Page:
Hyperbaric oxygen therapy can accelerate wound healing.

HBOT is commonly used for these conditions:

  • Chronic refractory osteomyelitis
  • Crush injuries and suturing of severed limbs
  • Diabetic wounds of the lower extremities
  • Delayed effects of radiation injuries, such as osteroradionecrosis and
    soft-tissue radionecrosis
  • Preparation and preservation of compromised skin grafts

By offering HBOT at your hospital or referring your patients to a Wound Care Center®, your patients get convenient access to a well-regarded wound treatment therapy with a high rate of success. Patients are generally very satisfied with this painless technique, during which they can watch a movie or just relax.

Doctor talking to patient

Resources on Hyperbaric Oxygen Therapy

Impact of Hyperbaric Oxygen on More Advanced Wagner Grades 3 and 4 Diabetic Foot Ulcers: Matching Therapy to Specific Wound Conditions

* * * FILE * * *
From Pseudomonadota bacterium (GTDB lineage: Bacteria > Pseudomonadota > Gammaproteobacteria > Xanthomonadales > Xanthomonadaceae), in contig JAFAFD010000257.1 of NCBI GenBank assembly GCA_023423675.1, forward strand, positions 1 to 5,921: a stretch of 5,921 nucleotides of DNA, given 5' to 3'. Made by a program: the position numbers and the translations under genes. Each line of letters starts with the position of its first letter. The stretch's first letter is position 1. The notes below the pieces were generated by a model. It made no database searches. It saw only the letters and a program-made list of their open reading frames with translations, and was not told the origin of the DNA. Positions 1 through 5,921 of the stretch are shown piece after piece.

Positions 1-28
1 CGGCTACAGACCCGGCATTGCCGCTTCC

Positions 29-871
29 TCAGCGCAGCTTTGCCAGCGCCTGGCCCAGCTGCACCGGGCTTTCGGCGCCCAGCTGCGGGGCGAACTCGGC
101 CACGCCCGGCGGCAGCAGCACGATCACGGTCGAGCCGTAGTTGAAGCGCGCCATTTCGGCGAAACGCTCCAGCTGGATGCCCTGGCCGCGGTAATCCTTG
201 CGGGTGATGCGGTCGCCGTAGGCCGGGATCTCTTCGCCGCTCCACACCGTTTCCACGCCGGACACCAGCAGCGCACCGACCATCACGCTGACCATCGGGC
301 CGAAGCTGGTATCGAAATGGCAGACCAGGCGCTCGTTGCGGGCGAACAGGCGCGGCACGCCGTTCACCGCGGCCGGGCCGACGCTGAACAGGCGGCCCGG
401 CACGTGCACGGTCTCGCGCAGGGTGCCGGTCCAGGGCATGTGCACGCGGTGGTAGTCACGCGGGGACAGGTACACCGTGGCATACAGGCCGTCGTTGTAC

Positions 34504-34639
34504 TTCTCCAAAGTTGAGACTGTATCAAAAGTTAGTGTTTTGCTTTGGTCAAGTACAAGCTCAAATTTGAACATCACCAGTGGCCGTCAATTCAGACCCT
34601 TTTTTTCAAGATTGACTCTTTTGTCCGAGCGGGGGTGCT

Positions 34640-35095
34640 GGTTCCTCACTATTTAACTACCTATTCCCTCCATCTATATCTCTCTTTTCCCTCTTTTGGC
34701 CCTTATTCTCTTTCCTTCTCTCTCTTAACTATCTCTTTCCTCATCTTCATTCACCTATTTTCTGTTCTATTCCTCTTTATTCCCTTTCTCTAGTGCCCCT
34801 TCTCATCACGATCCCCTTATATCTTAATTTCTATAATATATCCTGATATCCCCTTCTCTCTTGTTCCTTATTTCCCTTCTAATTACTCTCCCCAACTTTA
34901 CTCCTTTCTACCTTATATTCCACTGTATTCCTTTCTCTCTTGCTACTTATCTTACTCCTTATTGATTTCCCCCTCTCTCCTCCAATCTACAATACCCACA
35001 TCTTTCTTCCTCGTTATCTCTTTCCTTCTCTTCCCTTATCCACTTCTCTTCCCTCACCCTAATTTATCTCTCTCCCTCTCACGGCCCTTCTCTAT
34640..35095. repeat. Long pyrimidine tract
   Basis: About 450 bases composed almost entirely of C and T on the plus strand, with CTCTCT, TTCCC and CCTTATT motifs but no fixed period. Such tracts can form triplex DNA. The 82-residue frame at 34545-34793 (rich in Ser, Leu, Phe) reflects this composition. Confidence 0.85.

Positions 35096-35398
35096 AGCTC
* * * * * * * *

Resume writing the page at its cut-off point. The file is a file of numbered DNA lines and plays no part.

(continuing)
The goal of this research was to identify a population of diabetic foot ulcer patients who demonstrate a significant response to hyperbaric ox- ygen therapy (HBOT) using a large sample size to provide guidance for cli- nicians when treating these complicated patients.

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Grand Round: Hyperbaric Oxygen in Wound Healing: Understanding the Essential Science

HBOT increases the dissolved oxygen content in blood plasma. Functionally speaking, this translates into a systemic increase in reactive oxygen (oxygen free radicals) and reactive nitrogen species. The direct result includes a number of physiological benefits to the wounded host.

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Hyperbaric oxygen therapy (HBOT) and diabetic foot ulcer outcomes: A novel approach

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Monograph: The Clinical Case for Use of Hyperbaric Oxygen Therapy in the Treatment of Diabetic Wounds

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Treatment Consistency, Hyperbaric Oxygen Therapy and Diabetic Wound of the Lower Extremity Outcomes

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